How digital transformation is modernising construction
Almost every industry, in every sector, has embraced digital transformation. Most experts believe that the COVID-19 pandemic made organisations begin digital adoption sooner than they had planned. The negative pressures which 'forced' digital business transformation have resulted in sizable positive changes and significant benefits.
The construction industry has been one of the least digitised industries globally, relying heavily upon a decades-long business model. According to Deloitte, the construction sector has seen a negligible year-over-year rise in productivity compared to other sectors, like manufacturing. However, in Q1 2020, the construction industry infused a healthy US$900bn into the US economy – the highest since the 2008 recession. Then the pandemic hit and over 1mn jobs were lost between February and April 2020 from the construction industry alone.
The construction industry needs a major remodel
The construction sector has always faced up and down cycles of expansion and contraction. It is an industry that faces many challenges surrounding project timelines and deadlines, safety concerns, permit and supply delays, and fluctuating availability of skilled labour. More recent stress factors are the increased price of steel and aluminium due to tariffs imposed in 2018, and supply chain woes caused by the pandemic.
According to a National Association of Home Builders analysis of 2019 survey data, the median age of construction workers is 41 years, which underscores the urgency to recruit and replace a workforce that may largely retire by 2029. The advancement of technology has led many young people to migrate to less physically demanding industries, many of which are available without the requisite college degree.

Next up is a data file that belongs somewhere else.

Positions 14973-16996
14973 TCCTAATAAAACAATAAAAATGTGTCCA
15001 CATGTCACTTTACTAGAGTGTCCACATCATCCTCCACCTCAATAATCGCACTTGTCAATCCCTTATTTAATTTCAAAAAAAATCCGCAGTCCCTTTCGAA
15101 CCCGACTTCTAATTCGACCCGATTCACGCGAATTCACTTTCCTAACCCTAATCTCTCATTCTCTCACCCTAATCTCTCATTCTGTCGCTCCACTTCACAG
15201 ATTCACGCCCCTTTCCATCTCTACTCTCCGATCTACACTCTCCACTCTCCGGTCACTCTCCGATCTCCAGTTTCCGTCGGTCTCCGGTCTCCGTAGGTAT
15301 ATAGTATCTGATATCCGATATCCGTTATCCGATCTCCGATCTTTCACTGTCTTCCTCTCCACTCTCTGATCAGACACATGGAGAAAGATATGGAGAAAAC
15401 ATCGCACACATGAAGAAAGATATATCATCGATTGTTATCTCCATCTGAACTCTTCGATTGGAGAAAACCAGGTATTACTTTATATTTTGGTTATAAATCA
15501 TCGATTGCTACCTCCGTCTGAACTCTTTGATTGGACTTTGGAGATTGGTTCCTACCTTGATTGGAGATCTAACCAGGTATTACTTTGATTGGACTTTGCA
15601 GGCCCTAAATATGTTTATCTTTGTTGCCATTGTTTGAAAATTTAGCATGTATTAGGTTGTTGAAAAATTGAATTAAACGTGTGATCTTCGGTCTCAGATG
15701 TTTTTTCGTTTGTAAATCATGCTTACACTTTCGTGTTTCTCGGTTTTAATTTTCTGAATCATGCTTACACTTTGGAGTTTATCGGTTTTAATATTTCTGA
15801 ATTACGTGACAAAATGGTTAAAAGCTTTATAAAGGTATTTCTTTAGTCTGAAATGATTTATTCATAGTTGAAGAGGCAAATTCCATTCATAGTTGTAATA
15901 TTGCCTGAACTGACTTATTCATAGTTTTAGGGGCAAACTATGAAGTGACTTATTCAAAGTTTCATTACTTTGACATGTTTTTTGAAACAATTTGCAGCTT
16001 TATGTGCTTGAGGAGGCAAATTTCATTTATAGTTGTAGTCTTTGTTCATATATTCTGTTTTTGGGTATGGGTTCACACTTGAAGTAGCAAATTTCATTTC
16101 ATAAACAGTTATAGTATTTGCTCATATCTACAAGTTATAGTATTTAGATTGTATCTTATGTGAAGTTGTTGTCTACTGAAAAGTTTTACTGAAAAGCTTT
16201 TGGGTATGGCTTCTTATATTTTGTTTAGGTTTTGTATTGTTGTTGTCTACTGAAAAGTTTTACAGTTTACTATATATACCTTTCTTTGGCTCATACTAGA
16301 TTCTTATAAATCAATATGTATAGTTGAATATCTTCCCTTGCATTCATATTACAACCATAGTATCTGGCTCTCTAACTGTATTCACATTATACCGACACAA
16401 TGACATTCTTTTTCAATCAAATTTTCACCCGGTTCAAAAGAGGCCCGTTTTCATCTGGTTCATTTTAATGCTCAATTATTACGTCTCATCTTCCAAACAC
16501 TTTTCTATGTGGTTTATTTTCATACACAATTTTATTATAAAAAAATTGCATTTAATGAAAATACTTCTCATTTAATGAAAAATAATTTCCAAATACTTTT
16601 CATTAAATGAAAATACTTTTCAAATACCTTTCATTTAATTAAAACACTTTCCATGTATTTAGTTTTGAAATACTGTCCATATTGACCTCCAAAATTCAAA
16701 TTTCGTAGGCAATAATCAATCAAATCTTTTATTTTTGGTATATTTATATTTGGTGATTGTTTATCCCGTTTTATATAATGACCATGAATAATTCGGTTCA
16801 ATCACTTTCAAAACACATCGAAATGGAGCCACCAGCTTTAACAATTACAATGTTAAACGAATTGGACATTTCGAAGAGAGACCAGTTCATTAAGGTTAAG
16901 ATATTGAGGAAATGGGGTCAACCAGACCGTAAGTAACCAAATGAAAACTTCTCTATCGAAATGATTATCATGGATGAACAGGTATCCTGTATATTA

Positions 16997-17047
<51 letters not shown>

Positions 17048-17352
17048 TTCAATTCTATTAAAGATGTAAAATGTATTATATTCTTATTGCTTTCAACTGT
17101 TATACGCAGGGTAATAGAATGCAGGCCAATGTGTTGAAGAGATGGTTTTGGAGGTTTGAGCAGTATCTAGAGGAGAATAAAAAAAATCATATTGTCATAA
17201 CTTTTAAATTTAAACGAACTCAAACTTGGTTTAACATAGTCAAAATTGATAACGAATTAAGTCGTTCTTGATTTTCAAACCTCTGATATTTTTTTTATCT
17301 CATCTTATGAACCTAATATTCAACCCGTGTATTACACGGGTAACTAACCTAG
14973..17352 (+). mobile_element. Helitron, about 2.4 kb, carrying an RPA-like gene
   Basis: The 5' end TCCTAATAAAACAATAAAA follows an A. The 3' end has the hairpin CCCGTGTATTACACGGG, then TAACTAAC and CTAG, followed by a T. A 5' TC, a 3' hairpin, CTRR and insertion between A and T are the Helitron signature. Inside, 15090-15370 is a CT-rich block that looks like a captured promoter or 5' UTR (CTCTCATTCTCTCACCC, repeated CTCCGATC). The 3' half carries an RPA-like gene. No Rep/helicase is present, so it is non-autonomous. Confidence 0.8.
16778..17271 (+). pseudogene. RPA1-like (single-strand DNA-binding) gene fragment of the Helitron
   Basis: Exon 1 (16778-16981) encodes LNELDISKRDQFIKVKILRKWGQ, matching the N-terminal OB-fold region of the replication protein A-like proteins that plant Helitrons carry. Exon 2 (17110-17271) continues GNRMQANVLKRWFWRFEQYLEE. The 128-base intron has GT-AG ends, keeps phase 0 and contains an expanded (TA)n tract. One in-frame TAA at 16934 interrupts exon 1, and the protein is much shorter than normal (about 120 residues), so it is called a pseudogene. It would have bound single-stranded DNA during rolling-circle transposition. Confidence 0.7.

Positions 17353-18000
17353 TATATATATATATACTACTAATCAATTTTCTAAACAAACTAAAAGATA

The construction sector needs to reinvest in the workforce through revitalized training initiatives and bolstering the talent pipeline by adopting digitalisation of business processes. Digital transformation can attract a younger workforce. Modernizing processes through the adoption of innovative digital technologies can create new jobs and future-proof the industry.
Shifting from traditional methods to digital management solutions
Historically, information on a construction site has been managed and communicated verbally and via a largely paper-based system. A lack of organized site management and miscommunications between field and office personnel often leads to delays, lost time and money, and decreased morale.